Dana In the trades

    Messages:
    2,934
    Location:
    01609
    BTW: If you have a mid or late-winter oil bill with a "K-factor" stamped on it, that single number puts a stake in the ground for boiler sizing. K-factor to an oil-guy is degree-days per gallon of oil (rather than BTU/HDD), so you can work from there to get to the same arithmetic I used in the above example where I'd merely guesstimated the HDD.
  6. michael_b

    michael_b New Member

    Messages:
    2
    Location:
    Massachusetts
    First of all, thanx for all the great info and support, this is immensely helpful, maybe even oversized ;-)}
    I'm thinking this will work but I need to find the rights folks for my house.

    here's summary data from my delivery tickets
    Date ACC DD Gallons K Factor
    4/17 686 139.3 4.9
    3/12 721 163.5 4.4
    2/17 766 183.5 4.2
    1/25 830 199.3 4.2
    1/3 912 189.7 4.8
    12/7 810 145.8 5.6
    11/2 864 111.5 7.7

    I'm in Needham so right on the Rt 128 line, definitely warmer than Worcester!
    I just had MassSave in here this week (it's required to be eligible for the zero interest loan) and most of the helpful insulation stuff will be a project - I have a 3rd floor that has 2 rooms that have some kinda dropped ceiling that may have been a DIY project way back when, so MassSave couldn't do any Sealing or insulation work above in the attic unless I replaced that to real weight bearing code. Room # 3 on the 3rd floor is a true uninsulated attic but all 3 spavces have floorboards, so to get to ceiling of the 2nd floor rooms, you'd have to pull up floorboards (some but not all?) on the 3rd floor. As for trying to get insulation into the walls, it was near impossible to get a coaxial cable into a 2nd floor room from the basement following an electrical line (may be more a reflection on my skills tho). I'd love to get good advice and cost estimates from someone who does this to get an idea of what would be involved but it seems non trivial. Basement stuff should be doable, it is drafty down there...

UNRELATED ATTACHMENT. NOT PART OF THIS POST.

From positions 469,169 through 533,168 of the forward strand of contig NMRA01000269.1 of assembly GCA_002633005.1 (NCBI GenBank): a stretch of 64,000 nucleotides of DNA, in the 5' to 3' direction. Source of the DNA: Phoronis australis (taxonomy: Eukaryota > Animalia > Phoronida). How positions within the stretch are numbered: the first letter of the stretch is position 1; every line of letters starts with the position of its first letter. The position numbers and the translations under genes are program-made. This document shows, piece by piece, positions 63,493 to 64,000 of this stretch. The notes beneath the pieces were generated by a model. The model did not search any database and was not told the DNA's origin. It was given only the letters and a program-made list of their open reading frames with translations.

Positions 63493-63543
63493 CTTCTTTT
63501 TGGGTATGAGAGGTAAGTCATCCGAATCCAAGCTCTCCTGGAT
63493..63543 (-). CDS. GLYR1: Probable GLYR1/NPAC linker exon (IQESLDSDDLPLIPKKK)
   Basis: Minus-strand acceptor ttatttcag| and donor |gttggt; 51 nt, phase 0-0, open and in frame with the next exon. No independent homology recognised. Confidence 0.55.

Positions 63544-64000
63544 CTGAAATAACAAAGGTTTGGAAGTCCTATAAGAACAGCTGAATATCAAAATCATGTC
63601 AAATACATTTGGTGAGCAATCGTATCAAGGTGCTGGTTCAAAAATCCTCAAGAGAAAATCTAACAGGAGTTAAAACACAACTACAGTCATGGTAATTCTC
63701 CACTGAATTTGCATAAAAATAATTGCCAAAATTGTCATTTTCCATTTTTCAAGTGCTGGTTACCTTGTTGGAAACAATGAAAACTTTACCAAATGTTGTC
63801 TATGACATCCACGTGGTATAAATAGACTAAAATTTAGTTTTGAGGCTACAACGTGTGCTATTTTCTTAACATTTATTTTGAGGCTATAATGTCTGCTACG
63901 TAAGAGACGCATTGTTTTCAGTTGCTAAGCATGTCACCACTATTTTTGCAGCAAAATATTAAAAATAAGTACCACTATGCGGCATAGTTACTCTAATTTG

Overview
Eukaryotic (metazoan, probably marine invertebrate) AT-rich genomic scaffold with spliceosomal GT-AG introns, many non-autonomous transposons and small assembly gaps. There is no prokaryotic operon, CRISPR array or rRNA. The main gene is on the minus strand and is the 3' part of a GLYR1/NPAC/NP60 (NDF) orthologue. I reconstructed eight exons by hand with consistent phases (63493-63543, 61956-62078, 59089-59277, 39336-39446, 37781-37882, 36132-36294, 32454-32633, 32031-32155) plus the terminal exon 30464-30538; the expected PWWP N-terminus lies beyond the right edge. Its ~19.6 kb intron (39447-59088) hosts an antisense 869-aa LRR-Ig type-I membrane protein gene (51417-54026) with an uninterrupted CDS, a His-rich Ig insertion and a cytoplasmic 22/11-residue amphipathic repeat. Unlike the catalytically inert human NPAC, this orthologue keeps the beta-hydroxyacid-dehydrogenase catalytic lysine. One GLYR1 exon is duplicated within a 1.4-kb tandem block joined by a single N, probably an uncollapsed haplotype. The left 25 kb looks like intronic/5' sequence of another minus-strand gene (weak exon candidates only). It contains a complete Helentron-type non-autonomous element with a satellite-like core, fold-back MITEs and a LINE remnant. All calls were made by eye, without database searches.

Sounds like I just need to find an installer who will do a real heat loss, although if Quote #1 is close using the "sq ft per floor as a room" approach and came up w 69K, then even if the real load is ~ 50K, could he go with a Rinnai Q85S with a range of 17,000- 85,000 BTU for boiler and a 50 gallon IHW, and then it's just a matter of tuning (with Outdoor reset) ? AS long as the lower and upper ranges of a mod-com cover my heat load range, that would work, right? Not sure how to get more info on pros & cons of different manufacturers that are in the same ballpark, like the Burnham Alpine 105 (21-105,000). I want solid quality (not the cheapest) and I also need local support and service, and of course would love to get as much rebate on any unit if it's the right one...

    btw, Quote 1 was a contractor listed in the NStar gas conversion packet, they installed for a neighbor who was happy.